Foundations for Atheist Morality: The Law of Nature Part V

14 Jun

Last week in “Foundations for Atheist Morality”, we examined the implications that the natural moral law has for the field of medicine.  We looked at the difference between the way human beings determine each other’s value and the manner in which nature “determines” value.  We also asked an important question: If nature will, herself, select against the elderly and disabled, is there any harm in society helping her along?

Adolf Hitler asked this same question and came to the conclusion that the answer was “no”.  What followed was a bloody regime in which those who did not appear to physically contribute to the preservation of the race (homosexuals, the handicapped, and many others) were systematically exterminated.  Yet is this really an appropriate application of the principle of natural selection?

Undoubtedly, the Law of Nature does lend itself to violence.  The mass culling of one species in order to ensure the survival of other species (the southern African sardine run, for example) is not unheard of.  Carnivores hunt prey to feed their young.  One species forcefully removes another from its breeding ground.  And those who directly threaten the lives of others are, themselves, eliminated.  Yet one would be hard-pressed to find a situation in which the systematic extermination of specific individuals or groups of individuals is aptly demonstrated.  And this is an important point.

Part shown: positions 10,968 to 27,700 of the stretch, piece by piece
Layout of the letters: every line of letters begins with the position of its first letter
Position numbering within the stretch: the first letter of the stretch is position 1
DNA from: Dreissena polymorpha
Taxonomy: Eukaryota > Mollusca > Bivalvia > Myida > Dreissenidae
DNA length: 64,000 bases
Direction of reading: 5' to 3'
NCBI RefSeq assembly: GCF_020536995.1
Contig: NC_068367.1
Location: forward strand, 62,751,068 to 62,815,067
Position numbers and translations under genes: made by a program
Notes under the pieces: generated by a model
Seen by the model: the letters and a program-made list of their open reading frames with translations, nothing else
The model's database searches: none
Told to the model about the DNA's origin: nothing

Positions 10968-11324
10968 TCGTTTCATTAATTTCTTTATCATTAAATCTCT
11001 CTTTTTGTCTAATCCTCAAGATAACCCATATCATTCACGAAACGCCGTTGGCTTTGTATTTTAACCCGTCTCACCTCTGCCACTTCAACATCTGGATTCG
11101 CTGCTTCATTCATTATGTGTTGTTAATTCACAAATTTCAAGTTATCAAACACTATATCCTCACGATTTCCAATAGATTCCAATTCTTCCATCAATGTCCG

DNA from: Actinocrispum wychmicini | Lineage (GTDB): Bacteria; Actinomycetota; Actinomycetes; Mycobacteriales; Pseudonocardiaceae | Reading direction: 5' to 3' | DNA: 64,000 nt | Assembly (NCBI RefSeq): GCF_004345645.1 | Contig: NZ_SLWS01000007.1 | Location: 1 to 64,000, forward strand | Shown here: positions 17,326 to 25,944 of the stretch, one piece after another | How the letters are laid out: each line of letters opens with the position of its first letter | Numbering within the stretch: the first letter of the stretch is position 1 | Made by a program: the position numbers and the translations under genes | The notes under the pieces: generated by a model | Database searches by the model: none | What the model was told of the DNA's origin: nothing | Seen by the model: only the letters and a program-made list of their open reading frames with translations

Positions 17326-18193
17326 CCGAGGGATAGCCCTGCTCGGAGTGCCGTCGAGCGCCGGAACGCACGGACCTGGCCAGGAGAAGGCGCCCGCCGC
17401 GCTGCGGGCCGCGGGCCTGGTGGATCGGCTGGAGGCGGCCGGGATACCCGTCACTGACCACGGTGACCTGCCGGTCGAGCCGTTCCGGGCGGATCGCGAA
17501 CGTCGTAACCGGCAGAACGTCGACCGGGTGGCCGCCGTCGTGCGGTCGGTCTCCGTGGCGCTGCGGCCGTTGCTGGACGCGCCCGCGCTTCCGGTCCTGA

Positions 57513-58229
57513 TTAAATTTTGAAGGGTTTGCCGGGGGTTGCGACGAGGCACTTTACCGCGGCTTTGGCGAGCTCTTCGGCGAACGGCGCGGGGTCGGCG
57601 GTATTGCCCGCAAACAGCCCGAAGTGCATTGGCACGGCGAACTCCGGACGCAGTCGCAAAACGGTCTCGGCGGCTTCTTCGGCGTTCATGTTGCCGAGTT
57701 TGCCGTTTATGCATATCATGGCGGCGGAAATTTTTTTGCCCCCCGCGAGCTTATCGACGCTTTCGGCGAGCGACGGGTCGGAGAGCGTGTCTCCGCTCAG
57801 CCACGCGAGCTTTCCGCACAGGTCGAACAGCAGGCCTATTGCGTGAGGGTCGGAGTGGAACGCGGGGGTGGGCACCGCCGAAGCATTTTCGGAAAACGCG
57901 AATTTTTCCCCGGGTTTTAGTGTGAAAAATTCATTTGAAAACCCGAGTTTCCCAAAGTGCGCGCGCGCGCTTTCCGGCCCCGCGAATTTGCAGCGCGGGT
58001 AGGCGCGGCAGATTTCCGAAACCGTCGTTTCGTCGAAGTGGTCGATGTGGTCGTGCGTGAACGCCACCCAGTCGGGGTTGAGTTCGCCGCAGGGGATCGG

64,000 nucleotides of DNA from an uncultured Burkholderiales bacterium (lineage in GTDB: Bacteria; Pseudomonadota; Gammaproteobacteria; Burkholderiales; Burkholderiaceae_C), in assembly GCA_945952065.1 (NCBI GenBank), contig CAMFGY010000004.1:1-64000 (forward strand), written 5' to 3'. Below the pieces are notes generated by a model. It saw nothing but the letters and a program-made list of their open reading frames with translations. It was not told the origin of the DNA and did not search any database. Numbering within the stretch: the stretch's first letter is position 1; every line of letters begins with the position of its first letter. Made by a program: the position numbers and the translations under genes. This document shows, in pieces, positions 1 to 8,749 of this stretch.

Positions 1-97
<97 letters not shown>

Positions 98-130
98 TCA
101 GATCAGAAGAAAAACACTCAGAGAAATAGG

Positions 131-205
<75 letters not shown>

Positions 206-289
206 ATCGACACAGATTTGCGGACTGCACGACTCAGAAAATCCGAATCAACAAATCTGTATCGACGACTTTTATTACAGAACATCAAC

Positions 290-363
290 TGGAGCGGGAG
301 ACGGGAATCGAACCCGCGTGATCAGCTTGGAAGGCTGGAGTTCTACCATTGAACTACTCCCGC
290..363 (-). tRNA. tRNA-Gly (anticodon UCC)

If the Law of Nature is to serve as a universal framework for morality, intervention either on behalf of the weak or in favor of the strong must be eschewed.  Neither those who perform acts of mercy nor those who promote wanton violence may be considered to be living lives in keeping with this accepted moral standard.  Indeed, the best application of the Law of Nature is not intervention, but apathy.

Doubtless, this conclusion will bother many, including the good-hearted atheists who would use nature for their moral guide.  Indeed, most of us spend our lives fighting against apathy, seeking to improve both our own lives and the lives of others.  We make the moral judgment that life, itself, is a gift and one worth preserving regardless of the contribution a given individual may or may not be able to make to the well-being of the whole.  We seek to demonstrate love, compassion, and concern for those who surround us – in short: to make the world a better place.

So where does this leave an atheist who wishes to use the Law of Nature as a foundation for their moral code?  Unfortunately, without a leg to stand on.

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